Border security holds the key to success in Nigeria’s war on terror, writes Vincent Obia.
Until a few years ago, the issue of border security was not something most people in Nigeria gave much thought to – or any thought at all. But today, Nigerians are witnesses to a deluge of problems caused and aggravated by inadequate security at the country’s borders. Sentiments bordering on the need to tighten security at the borders have become a sort of national mantra.
Minister of Interior, Lieutenant General Abdulrahman Danbazzau (rtd), echoed those sentiments last week when he lamented the menace of porous borders in the fight against terrorism. Danbazzau disclosed on Tuesday in Sokoto that out of about 1, 500 identified border crossings into Nigeria, only about 100 were manned by the security agencies. The rest are left as free entry and exit points for all sorts of persons and goods.
The growing concern about border security is, of course, due to the unremitting terrorist atrocities, which, in most cases, are organised abroad and imported into the country or largely fanned from across the borders.
Thousands of people have been killed by terrorists in the country since the Boko Haram insurgency started in 2009. These killings have occurred mainly in areas within the North-east states of Borno, Adamawa, and Yobe that share borders with Nigeria’s West African neighbours, like Cameroon, Chad, and Niger. These areas have formed the epicentre of the insurgency, highlighting the fact that most of the terror attacks Nigeria has witnessed are actually cross-border raids by guerrillas who hit targets and escape to bases outside the country.
The critical role of border security in Nigeria’s fight against terrorism is well acknowledged by the Nigerian government and the citizens. In a valedictory speech in 2014, to mark his exit from the Nigerian Army, former Chief of Army Staff, Lt. Gen. Azubuike Ihejirika, blamed the porous borders for the growing insurgency in the North-east. Experts have long since warned about the danger posed by the assorted illegal weapons that are being smuggled through the borders by merchants and terrorists.
Yet, very little has been done to address the question of security at the country’s borders.
In the last couple of years, the federal government has from time to time closed the country’s borders with its West African neighbours to try to control the entry and exit of people and goods. The government has also adopted diplomatic strategies to encourage regional cooperation on the issue of security at the national borders. These measures are valid and necessary. But the federal government needs to up the ante in its efforts to secure the country’s international land borders of about 4,470 kilometres (2,513 miles) with Chad, Cameroon, Benin, and Niger, and coastline of 774 kilometres (480 miles).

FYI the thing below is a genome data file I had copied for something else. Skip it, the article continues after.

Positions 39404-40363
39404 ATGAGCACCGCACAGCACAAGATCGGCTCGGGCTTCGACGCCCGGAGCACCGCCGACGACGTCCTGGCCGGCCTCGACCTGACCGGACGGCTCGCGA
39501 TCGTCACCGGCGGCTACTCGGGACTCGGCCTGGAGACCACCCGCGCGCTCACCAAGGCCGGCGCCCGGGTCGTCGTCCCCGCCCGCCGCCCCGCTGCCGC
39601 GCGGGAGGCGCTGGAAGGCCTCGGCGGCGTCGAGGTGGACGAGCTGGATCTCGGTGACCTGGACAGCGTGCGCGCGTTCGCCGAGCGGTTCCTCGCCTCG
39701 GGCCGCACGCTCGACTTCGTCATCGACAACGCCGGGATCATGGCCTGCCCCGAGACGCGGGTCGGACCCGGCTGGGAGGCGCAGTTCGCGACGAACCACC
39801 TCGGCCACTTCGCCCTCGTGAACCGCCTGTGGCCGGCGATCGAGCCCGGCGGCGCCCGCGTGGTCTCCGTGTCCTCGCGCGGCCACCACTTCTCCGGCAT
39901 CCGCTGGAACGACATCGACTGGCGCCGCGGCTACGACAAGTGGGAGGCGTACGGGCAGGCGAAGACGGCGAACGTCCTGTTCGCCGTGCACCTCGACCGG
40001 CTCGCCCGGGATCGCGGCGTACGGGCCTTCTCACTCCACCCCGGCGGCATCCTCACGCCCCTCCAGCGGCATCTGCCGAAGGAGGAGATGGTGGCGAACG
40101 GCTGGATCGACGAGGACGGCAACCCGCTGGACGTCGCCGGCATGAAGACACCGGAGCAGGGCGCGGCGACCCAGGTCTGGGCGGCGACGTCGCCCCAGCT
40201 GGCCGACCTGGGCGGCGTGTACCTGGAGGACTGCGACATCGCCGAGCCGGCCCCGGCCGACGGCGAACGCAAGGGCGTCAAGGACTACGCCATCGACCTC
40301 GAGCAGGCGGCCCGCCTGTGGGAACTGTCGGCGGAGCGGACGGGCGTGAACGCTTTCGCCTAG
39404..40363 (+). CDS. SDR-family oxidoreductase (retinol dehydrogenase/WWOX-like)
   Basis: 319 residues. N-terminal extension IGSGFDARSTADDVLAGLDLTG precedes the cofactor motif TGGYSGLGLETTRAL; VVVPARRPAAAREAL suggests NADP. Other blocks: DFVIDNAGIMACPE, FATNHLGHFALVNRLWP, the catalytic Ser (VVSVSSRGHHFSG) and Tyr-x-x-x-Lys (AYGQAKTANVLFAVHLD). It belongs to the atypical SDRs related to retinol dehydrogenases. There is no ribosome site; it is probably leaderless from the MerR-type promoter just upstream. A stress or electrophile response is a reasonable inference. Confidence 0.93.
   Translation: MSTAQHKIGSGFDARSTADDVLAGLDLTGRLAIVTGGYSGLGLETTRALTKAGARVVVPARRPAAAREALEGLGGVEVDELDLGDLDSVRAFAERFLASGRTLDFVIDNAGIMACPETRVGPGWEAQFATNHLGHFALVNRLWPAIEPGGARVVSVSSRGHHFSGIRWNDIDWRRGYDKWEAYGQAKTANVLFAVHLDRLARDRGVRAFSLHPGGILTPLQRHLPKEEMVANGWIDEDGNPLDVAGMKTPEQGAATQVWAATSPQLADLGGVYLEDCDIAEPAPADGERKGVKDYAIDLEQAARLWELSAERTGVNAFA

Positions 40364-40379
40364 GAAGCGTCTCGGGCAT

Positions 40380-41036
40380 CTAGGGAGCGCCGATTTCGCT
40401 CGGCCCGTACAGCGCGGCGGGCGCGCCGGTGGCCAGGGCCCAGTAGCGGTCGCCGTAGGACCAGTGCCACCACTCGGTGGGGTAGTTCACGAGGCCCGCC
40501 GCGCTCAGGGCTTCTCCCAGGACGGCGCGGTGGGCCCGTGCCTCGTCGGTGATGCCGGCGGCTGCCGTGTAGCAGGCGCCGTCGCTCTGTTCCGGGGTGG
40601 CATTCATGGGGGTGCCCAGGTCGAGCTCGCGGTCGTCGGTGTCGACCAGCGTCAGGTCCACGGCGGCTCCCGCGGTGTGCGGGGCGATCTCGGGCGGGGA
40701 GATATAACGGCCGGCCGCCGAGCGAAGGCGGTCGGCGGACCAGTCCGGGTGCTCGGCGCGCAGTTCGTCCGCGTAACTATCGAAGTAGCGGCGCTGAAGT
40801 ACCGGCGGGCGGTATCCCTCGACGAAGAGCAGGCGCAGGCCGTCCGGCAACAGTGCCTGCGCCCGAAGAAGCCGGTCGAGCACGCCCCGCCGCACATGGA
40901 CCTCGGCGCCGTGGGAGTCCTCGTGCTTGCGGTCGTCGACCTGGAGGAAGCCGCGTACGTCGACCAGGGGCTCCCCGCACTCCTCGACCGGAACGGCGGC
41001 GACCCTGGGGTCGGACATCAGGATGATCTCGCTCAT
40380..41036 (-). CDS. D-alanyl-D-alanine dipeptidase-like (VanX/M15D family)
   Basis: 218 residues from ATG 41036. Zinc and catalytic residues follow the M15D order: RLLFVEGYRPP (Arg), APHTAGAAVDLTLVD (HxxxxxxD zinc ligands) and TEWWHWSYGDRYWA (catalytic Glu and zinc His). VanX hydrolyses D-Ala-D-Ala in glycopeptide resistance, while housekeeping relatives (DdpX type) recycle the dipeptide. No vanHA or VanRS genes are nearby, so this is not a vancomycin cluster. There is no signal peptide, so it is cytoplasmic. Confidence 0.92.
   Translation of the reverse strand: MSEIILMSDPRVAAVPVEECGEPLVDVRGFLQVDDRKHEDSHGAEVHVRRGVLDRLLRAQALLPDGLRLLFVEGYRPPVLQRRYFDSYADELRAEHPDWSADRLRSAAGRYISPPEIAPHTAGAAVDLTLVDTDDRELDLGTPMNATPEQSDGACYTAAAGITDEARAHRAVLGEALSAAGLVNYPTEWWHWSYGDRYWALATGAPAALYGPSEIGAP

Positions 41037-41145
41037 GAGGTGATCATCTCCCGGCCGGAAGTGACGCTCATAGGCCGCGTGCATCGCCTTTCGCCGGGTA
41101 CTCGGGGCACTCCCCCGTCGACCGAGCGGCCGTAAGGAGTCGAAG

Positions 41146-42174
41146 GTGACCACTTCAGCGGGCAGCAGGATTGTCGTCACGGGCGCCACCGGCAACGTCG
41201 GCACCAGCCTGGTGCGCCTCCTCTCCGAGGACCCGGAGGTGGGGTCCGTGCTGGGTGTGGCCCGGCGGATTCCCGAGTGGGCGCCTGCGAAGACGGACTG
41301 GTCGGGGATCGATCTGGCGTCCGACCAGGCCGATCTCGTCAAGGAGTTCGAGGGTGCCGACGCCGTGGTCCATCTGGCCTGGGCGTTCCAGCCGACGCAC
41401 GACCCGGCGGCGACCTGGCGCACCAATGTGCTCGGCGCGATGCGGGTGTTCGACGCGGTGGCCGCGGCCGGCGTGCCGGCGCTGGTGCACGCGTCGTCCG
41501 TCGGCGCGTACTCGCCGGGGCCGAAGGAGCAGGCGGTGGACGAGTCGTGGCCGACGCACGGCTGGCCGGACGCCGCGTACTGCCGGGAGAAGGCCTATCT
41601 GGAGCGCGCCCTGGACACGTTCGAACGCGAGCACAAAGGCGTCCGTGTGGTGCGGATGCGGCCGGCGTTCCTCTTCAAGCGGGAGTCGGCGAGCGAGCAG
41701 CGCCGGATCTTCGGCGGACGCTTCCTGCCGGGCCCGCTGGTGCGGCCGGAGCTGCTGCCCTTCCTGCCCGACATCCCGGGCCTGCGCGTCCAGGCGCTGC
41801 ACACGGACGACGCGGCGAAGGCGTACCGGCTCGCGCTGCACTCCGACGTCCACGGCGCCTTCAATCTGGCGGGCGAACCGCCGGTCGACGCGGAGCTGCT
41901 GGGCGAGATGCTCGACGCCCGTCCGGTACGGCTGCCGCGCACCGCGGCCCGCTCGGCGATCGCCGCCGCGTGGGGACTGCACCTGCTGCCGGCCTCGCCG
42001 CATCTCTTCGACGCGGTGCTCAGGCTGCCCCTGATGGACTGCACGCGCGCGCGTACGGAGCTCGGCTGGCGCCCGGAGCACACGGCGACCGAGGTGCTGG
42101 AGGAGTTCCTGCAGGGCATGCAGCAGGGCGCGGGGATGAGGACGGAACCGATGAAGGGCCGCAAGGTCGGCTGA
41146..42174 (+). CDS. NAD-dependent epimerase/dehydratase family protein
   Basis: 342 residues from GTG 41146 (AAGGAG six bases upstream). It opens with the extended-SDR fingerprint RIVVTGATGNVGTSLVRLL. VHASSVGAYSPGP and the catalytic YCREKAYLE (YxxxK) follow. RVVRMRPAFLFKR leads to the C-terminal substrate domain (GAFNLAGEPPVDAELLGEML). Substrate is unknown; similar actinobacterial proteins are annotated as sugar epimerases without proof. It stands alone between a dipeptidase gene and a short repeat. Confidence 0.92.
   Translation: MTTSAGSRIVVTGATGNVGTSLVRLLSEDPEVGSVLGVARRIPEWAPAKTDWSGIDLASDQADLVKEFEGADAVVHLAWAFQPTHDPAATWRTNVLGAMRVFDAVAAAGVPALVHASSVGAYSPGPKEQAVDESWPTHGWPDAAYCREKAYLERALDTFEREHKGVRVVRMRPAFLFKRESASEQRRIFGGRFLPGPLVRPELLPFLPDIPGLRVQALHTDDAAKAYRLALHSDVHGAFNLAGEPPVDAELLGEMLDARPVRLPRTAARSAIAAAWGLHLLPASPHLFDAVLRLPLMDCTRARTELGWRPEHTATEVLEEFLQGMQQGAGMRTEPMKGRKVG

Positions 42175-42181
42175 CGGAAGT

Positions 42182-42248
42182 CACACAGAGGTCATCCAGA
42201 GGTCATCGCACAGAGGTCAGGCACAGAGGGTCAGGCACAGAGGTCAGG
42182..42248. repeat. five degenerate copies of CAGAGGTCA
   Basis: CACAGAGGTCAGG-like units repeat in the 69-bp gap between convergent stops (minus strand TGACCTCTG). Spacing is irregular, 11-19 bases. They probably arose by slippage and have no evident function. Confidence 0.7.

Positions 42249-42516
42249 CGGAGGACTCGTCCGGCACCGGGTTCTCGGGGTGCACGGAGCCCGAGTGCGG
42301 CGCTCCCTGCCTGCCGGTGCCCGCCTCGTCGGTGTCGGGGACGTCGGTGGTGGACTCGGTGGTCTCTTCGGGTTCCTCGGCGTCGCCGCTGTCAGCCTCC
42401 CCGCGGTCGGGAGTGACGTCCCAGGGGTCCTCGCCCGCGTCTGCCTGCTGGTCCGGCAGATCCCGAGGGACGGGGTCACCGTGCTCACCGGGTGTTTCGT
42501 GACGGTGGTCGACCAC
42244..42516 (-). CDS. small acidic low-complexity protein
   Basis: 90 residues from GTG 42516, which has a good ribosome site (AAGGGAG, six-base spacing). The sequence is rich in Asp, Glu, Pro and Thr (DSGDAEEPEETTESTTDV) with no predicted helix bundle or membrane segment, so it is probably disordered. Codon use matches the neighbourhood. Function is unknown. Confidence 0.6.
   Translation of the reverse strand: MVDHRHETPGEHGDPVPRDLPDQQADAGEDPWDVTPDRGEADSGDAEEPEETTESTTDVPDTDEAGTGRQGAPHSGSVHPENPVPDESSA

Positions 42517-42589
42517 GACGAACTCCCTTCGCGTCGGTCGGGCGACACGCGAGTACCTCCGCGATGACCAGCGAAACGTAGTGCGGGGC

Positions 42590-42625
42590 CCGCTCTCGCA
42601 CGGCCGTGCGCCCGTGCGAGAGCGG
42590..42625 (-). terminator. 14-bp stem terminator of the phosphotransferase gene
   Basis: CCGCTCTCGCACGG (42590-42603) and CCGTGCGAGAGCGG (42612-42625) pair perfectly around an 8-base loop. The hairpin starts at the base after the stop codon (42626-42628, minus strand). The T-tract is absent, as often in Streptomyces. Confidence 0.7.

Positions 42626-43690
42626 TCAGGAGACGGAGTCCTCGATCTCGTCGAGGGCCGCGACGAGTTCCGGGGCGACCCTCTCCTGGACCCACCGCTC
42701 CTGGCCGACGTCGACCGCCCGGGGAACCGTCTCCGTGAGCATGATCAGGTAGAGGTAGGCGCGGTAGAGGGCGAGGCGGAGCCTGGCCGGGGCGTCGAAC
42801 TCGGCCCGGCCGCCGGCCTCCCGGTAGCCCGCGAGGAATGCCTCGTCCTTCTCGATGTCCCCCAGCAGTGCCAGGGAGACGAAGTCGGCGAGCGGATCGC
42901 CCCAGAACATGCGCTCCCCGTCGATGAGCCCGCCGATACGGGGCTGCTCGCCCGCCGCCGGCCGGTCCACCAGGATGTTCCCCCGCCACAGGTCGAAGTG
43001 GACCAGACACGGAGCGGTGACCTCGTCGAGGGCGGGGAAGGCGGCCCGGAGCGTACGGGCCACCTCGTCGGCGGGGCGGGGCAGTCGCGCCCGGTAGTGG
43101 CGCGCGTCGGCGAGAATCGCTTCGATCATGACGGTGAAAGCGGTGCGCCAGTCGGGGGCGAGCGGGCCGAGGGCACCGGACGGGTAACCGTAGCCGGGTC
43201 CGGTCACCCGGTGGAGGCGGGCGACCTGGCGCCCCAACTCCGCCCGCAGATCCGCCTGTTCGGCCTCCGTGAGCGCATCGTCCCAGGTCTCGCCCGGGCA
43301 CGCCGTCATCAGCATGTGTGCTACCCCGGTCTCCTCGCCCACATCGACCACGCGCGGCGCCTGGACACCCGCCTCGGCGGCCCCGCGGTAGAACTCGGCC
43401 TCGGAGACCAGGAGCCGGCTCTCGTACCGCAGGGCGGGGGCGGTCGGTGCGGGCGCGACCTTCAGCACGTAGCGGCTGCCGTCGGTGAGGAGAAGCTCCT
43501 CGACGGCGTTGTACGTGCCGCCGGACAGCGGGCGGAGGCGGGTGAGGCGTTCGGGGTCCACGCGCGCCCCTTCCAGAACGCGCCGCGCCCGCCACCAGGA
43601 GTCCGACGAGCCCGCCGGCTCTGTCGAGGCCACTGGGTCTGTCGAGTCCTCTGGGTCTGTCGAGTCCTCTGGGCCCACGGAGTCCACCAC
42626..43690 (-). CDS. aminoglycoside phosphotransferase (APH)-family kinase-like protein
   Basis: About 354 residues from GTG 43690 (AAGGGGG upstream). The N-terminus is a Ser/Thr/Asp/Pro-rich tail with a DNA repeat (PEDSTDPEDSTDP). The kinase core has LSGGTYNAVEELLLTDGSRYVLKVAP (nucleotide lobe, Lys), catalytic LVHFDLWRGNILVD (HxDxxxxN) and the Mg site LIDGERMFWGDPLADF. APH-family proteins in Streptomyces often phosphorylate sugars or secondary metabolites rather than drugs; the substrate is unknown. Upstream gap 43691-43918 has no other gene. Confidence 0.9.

Former Minister of Interior, Mr. Abba Moro, said in May 2013 that Nigeria needed $244 million to install electronic surveillance systems round its borders. He stated that the United States State Department and a Chinese firm had offered to assist in the project, stressing that the borders would be effectively policed when the project is completed. It is unclear how far the federal government has gone on the electronic surveillance project.
But on Monday in Sokoto, Danbazzau said the federal government planned to deploy modern methods and machines as well as intelligence to monitor movements along the country’s borders. This is to try to stop the smuggling of arms, drugs and human trafficking.
Some have also suggested the walling of Nigeria’s borders.
The federal government must decide on the appropriate and realistic criteria to adopt in policing the borders. Nigeria can afford the hi-tech remedies to its border security problem, and it can also employ adequate manpower to secure the borders. What the country cannot afford is the seeming lip service being paid to the menace of porous borders. The relevant authorities have regularly highlighted the need to adequately police the borders, without concrete steps to achieve the goal.
The country’s location in a relatively unstable region, with volatile socio-political situations in countries like Ivory Coast, Chad, Mali, etc., makes the need for proper border security urgent. There is also the question of growing poverty in many of the countries bordering Nigeria, which makes their nationals susceptible to manipulation or intimidation by terrorists.
Since 2009 when Boko Haram insurgency put down roots in the North-east, places outside the Nigeria have been used as launching points for terrorist activities in the country. Such outposts have also provided a buffer for fleeing terrorists. Thousands of people have been killed and the economies of states and regions have been destroyed.
Trillions of naira has been sunk into the fight against insurgency. But the anti-insurgency efforts may come to nought if urgent steps are not taken to fix the border security problem and block routes that have for years served as incubator for terrorism in Nigeria.